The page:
Could This Be The End of Employment Tribunal Fees?

Could This Be The End of Employment Tribunal Fees?

Since July 2013 UK employees have been expected to pay fees for employment tribunal cases, with costs dependent upon the complexity of each case.

This policy was introduced because of an influx of claims that had little hope of winning. It was believed that many of these cases involved exaggerated or completely false claims that were initiated without regard for the tribunal costs they would incur, largely due to   employees not having to worry about paying the amount themselves.

Sure enough, after the fee system was established two years ago the number of claims taking place at the London central employment tribunal experienced a clear drop. But while this change certainly filtered out many spurious cases, legal experts have argued that it has also caused employees with genuine grievances not to seek justice for the treatment they’ve suffered due to concern over the payment of fees.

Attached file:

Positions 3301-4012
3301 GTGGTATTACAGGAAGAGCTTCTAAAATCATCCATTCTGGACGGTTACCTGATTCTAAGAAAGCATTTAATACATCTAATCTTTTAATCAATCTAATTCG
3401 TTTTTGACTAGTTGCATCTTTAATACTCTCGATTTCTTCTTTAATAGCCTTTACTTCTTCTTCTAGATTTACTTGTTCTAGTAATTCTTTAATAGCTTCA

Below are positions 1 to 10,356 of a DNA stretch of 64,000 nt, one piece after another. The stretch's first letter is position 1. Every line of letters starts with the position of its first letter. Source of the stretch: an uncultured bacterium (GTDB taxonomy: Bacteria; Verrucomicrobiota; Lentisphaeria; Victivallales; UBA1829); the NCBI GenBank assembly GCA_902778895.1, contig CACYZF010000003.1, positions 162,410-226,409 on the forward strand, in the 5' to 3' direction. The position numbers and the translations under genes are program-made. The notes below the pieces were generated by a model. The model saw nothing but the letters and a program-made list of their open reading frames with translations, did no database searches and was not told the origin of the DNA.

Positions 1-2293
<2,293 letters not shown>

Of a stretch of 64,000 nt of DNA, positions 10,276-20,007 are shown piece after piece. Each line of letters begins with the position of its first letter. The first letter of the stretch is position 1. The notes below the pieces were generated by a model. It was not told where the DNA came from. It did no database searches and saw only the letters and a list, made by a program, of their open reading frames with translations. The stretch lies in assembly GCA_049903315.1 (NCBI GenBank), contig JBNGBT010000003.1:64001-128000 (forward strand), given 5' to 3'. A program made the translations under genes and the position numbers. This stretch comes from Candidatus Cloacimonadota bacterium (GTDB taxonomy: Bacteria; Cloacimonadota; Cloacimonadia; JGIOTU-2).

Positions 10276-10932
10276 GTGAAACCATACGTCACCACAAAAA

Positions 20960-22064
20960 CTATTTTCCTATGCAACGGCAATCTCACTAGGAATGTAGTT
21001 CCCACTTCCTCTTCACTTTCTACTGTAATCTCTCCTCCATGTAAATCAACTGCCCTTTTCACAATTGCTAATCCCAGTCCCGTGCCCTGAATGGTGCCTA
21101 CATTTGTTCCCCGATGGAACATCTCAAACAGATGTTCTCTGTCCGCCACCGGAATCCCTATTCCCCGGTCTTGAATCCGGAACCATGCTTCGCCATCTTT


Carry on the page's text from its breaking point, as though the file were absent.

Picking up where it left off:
Former business secretary Vince Cable promised a review of the system last year, which has now finally been undertaken. Such an assessment will examine the volume of cases over the past two years and whether workers have been negatively affected by the fees.

This review will also explore whether changes to employment law has had an effect on the volume of claims, as well as assessing if social change and economic improvement has affected tribunal actions.

Challenges from Unison

The system of tribunal fees has long been criticised by legal organisations, with none more vocal than Unison, which in February 2014 proposed the new legislation be reviewed. The High Court rejected this challenge on the grounds that insufficient time had passed during the seven months the fees had been in place, thereby rendering a fair review not possible.

Unison made a second effort at challenging the fees system in December 2014, and this  time the organisation provided statistical data showing how vulnerable groups are being discouraged from taking legal action against employers. The High Court again ruled against Unsion who then took their case to the Court of Appeal. A second hearing will be heard later this month.

Earlier this year it was claimed that there had been a 70% drop in employment tribunal cases since the introduction of fees in 2013. Such a dramatic drop suggests it very likely that authentic cases are getting discouraged by fees that are just too high, even if such charges filter out a number of falsified claims.

Will the fees be overturned at the second hearing later this month?

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